You’ll notice something highly obvious in the below chart – the ratio between CEO compensation and average employee compensation tends to spike during stock market booms – this is, of course, related to the fact that execs take stock and options while most worker pay is in the cash they actually need to, um, live.
But just because there’s an explanation, that doesn’t change the sheer extremity of the thing…
From an in-depth exploration of this topic at the Economic Policy Institute, here’s the fascinating chart of this ratio:
U.S. CEOs of major companies earned 20 times more than a typical worker in 1965; this ratio grew to 29.9-to-1 in 1978 and 58.7-to-1 by 1989 and then surged in the 1990s to hit 383.4-to-1 by the end of the 1990s recovery in 2000. The fall in the stock market after 2000 reduced CEO stock-related pay (e.g., options) and caused CEO compensation to tumble until 2002 and 2003. CEO compensation recovered to a level of 351.3 times worker pay by 2007, almost back to its 2000 level. The financial crisis in 2008 and accompanying stock market decline reduced CEO compensation after 2007–2008, as discussed above, and the CEO-to-worker compensation ratio fell in tandem. By 2013, the stock market had recouped all of the value it lost following the financial crisis. Similarly, CEO compensation has grown from its 2009 low, and the CEO-to-worker compensation ratio in 2013 had recovered to 295.9-to-1. Though the CEO-to-worker compensation ratio remains below its peak values achieved earlier in the 2000s, it is far higher than what prevailed through the 1960s, 1970s, 1980s, and 1990s. If Facebook were included in our sample, the CEO-to-worker compensation ratio in 2013 would have been 510.7-to-1.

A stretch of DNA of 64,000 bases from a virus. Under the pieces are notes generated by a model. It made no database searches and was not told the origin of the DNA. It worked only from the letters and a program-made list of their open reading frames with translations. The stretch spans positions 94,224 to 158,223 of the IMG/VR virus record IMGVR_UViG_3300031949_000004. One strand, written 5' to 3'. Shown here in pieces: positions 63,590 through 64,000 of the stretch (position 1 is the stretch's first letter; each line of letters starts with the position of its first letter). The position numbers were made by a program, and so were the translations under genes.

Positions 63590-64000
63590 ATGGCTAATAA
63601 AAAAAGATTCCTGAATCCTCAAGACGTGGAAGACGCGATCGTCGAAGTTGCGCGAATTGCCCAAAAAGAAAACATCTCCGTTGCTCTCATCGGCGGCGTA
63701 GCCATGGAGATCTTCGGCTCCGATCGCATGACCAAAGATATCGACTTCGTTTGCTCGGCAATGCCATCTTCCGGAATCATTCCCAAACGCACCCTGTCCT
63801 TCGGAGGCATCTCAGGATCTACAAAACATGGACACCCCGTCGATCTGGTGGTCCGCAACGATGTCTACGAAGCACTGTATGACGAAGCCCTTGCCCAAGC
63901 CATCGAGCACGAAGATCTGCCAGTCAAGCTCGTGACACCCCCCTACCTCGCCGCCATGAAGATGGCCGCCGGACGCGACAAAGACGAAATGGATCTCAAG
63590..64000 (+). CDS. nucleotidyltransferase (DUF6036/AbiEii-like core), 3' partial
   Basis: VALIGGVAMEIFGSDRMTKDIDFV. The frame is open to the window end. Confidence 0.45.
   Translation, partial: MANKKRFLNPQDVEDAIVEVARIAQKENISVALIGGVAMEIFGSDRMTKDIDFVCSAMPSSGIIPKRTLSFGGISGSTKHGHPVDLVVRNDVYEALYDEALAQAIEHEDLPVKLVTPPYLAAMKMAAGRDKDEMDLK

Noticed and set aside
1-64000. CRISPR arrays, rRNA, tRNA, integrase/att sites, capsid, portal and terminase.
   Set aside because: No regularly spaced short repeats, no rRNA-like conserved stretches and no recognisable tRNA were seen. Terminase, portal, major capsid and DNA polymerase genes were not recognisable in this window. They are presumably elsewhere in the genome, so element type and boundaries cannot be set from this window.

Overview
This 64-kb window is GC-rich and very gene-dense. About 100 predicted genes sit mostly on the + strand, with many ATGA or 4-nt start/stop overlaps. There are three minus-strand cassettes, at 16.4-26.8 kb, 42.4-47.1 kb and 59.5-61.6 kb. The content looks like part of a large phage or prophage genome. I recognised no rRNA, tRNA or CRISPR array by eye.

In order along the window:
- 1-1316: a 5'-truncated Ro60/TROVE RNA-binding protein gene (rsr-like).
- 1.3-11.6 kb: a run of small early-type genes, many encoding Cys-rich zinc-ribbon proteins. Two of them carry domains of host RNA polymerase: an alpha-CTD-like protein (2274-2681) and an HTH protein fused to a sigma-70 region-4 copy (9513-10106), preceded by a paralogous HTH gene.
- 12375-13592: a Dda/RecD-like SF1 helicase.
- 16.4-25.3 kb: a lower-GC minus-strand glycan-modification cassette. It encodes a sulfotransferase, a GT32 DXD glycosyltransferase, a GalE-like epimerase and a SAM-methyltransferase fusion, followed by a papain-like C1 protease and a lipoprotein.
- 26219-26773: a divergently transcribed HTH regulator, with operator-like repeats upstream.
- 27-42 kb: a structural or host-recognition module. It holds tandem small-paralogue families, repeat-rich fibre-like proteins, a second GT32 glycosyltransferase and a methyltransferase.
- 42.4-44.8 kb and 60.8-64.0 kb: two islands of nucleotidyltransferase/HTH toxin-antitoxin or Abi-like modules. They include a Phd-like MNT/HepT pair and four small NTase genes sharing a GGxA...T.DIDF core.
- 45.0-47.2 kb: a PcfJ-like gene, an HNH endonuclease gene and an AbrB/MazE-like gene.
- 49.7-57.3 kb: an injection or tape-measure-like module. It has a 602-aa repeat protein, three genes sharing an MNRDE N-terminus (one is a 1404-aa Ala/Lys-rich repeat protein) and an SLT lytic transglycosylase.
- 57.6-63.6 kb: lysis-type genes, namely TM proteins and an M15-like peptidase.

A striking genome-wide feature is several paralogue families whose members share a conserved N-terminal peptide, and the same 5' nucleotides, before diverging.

I’m not arguing whether it’s “wrong” or “right”, but I will take a stand and say it’s not good for the economy. There’s nothing wrong with people having the ability to make as much as they want, if only it didn’t have to take place so narrowly at the highest strata.
CEO Pay Continues to Rise as Typical Workers Are Paid Less (Economic Policy Institute)
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